“The assault changed my view of how I wanted to relate to the world and how I wanted the world to relate to me and how I wanted to help people relate to each other.”
As we near the end our time together I pose the same question to Tanisha as I have to all of our past heroes: Has there ever been a time when your heart has led you astray? "There was a moment probably about 3 years ago when I had $2.14 in the bank, and that was the extent of my money. I didn’t have any savings or RSPs or anything. And I remember just sitting in my bed and having a breakdown - just bawling and saying to myself, can I actually do this? Because I can’t spend the rest of my life having these moments of extreme crises. Right? I can’t continue to expect any kind of repeated help from my parents. I can’t. I need to be able to live my own life and stand on my own. And I think at that point, I really thought, did I choose the wrong life? Because I don’t know that I can do this. I think that very day I ended up getting a GST refund that saved me.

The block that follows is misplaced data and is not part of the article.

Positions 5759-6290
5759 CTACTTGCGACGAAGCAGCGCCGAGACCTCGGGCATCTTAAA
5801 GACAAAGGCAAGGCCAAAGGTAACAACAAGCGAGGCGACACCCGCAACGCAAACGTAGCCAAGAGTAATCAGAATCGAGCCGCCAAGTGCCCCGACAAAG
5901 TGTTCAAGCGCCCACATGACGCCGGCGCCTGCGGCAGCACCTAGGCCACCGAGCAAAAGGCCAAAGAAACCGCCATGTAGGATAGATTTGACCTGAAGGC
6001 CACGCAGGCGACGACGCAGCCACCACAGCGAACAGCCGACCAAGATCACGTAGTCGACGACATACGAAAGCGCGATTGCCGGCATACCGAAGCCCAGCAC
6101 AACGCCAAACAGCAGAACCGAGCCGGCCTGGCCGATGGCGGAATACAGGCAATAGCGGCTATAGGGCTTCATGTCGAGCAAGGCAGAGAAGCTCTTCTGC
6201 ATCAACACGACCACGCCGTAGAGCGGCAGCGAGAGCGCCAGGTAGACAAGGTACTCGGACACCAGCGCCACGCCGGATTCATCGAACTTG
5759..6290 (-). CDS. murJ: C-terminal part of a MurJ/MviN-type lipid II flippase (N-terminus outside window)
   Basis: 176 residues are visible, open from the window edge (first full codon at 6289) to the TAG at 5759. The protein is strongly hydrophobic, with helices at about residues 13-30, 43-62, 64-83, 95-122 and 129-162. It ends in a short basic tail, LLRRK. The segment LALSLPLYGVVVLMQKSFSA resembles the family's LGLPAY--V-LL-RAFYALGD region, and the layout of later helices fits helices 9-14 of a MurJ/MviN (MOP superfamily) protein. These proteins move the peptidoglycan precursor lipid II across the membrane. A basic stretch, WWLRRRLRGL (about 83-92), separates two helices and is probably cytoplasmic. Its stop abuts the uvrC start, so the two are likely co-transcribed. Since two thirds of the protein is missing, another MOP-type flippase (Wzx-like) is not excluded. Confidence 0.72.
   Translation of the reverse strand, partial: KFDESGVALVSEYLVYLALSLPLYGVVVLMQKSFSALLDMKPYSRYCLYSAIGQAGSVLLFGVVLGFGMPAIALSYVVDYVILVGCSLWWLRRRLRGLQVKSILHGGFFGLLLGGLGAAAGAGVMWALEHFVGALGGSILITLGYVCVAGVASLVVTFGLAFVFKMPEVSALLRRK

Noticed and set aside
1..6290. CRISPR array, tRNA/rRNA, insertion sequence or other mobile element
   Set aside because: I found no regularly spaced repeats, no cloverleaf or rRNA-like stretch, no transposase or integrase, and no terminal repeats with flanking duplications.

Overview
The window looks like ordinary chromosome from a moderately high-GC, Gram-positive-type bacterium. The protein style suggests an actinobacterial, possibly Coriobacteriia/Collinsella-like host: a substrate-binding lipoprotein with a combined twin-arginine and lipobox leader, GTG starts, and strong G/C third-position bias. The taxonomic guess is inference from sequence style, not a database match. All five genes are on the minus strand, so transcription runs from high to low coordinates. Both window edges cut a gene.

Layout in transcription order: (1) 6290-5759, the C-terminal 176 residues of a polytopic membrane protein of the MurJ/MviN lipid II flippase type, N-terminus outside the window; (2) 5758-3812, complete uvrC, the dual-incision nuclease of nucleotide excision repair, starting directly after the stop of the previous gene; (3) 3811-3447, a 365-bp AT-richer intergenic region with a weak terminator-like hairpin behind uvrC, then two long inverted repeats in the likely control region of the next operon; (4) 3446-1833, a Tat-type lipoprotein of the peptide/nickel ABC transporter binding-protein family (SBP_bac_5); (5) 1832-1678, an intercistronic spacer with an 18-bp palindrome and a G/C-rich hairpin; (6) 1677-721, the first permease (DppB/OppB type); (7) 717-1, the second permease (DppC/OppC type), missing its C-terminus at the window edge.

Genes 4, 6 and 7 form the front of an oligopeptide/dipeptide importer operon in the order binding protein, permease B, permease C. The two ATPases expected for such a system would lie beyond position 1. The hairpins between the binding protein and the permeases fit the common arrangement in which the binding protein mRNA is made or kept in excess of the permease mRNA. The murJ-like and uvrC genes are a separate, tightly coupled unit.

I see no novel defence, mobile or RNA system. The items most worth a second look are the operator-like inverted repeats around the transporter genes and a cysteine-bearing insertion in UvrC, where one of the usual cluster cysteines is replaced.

There were moments when the jobs haven’t come as quickly as they need to, because in this career you kind of have to line them up one after the other. You can’t have a lot of downtime, unless you have one job that pays you really really well. And I‘ve had moments where I’m like, I don’t even want to consider the fact that this isn’t what I’m supposed to be doing with my life, because this is my love. But I don’t actually know that I can live. And usually something swoops in not long after that keeps me going."
One of the biggest challenges a person can face is to recognize their own limits, and Tanisha knows she has a finite amount of strength and influence. “I can’t fix it all,” she admits, “but I can make it a focus of my life fixing what I can, addressing what I can.” The simplicity, sincerity, and honesty of that statement are inspiring and touching. I know that Tanisha is living with her heart.
***Special thanks to Artless Hub for loaning us the space for the interview, and even bigger thanks to Tanisha for welcoming us into her home to shoot.